Biomarkers of cardiovascular stress and incident chronic kidney disease

Jennifer E. Ho, Shih Jen Hwang, Kai C. Wollert, Martin G. Larson, Susan Cheng, Tibor Kempf, Ramachandran S. Vasan, James L. Januzzi, Thomas J. Wang, Caroline S. Fox

Research output: Contribution to journalArticle

41 Scopus citations

Abstract

BACKGROUND: Growth differentiation factor-15 (GDF- 15), soluble ST2 (sST2), and high-sensitivity troponin I (hsTnI) are emerging predictors of adverse clinical outcomes. We examined whether circulating concentrations are related to the development of kidney disease in the community. METHODS: Plasma GDF-15, sST2, and hsTnI concentrations were measured in 2614 Framingham Offspring cohort participants (mean age 57 years, 54% women) at the sixth examination cycle (1995-1998). Associations of biomarkers with incident chronic kidney disease [CKD, eGFR < 60 mL min-1 .(1.73 m2) -1, n=276], microalbuminuria (urinary albumin to creatinine ratio ≤25 mg/g in women and 17 mg/g in men, n =191), and rapid decline in renal function [decline in eGFR ≥ 3 mL min-1 .(1.73 m2) -1 per year, n = 237], were evaluated using multivariable logistic regression; P < 0.006 was considered statistically significant in primary analyses. RESULTS: Participants were followed over a mean of 9.5 years. Higher plasma GDF-15 was associated with incident CKD [multivariable-adjusted odds ratio (OR) 1.9 per 1-U increase in log-GDF-15, 95% CI 1.6 -2.3, P < 0.0001] and rapid decline in renal function (OR, 1.6; 95% CI, 1.3-1.8; P ≤ 0.0001). GDF-15, sST2, and hsTnI had suggestive associations with incident microalbuminuria but did not meet the prespecified P-value threshold after multivariable adjustment. Adding plasma GDF-15 to clinical covariates improved risk prediction of incident CKD: The c-statistic increased from 0.826 to 0.845 (P = 0.0007), and categorical net reclassification was 6.3% (95% CI, 2.7-9.9%). CONCLUSIONS: Higher circulating GDF-15 is associated with incident renal outcomes and improves risk prediction of incident CKD. These findings may provide insights into the mechanisms of renal injury.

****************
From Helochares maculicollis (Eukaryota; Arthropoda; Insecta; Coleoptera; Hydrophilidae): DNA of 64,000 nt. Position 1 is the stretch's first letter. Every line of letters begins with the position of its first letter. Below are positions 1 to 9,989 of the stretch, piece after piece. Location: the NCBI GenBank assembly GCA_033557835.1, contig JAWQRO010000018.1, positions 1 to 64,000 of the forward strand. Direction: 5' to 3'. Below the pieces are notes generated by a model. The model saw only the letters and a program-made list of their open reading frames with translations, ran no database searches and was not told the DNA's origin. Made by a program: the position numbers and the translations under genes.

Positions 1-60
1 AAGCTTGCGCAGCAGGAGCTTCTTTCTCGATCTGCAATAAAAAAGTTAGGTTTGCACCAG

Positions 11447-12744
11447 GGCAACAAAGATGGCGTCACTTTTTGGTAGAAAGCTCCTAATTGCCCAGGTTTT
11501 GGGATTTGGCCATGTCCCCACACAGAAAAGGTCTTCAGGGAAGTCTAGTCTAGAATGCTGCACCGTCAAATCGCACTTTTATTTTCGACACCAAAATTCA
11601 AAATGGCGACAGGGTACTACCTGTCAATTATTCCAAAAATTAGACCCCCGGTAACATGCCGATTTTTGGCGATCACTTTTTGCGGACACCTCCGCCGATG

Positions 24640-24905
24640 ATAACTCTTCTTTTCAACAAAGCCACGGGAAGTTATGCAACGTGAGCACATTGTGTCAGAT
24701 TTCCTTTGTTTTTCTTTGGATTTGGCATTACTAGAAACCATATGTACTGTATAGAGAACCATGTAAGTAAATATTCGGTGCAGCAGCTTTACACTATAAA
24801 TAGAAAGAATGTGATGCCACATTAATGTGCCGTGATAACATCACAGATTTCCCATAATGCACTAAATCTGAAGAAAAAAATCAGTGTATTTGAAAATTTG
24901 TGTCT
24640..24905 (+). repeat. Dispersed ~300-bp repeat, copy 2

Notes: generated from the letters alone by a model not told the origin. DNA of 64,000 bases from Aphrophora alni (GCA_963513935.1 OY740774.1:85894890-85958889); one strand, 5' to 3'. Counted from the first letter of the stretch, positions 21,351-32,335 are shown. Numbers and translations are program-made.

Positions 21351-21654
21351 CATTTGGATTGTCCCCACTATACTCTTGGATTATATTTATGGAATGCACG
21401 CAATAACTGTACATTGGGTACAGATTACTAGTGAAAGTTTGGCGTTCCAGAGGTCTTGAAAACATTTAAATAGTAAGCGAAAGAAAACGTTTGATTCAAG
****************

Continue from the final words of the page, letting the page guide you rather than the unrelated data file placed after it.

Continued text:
Original languageEnglish (US)
Pages (from-to)1613-1620
Number of pages8
JournalClinical chemistry
Volume59
Issue number11
DOIs
StatePublished - Nov 1 2013
Externally publishedYes

ASJC Scopus subject areas

  • Clinical Biochemistry
  • Biochemistry, medical

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    Ho, J. E., Hwang, S. J., Wollert, K. C., Larson, M. G., Cheng, S., Kempf, T., Vasan, R. S., Januzzi, J. L., Wang, T. J., & Fox, C. S. (2013). Biomarkers of cardiovascular stress and incident chronic kidney disease. Clinical chemistry, 59(11), 1613-1620. https://doi.org/10.1373/clinchem.2013.205716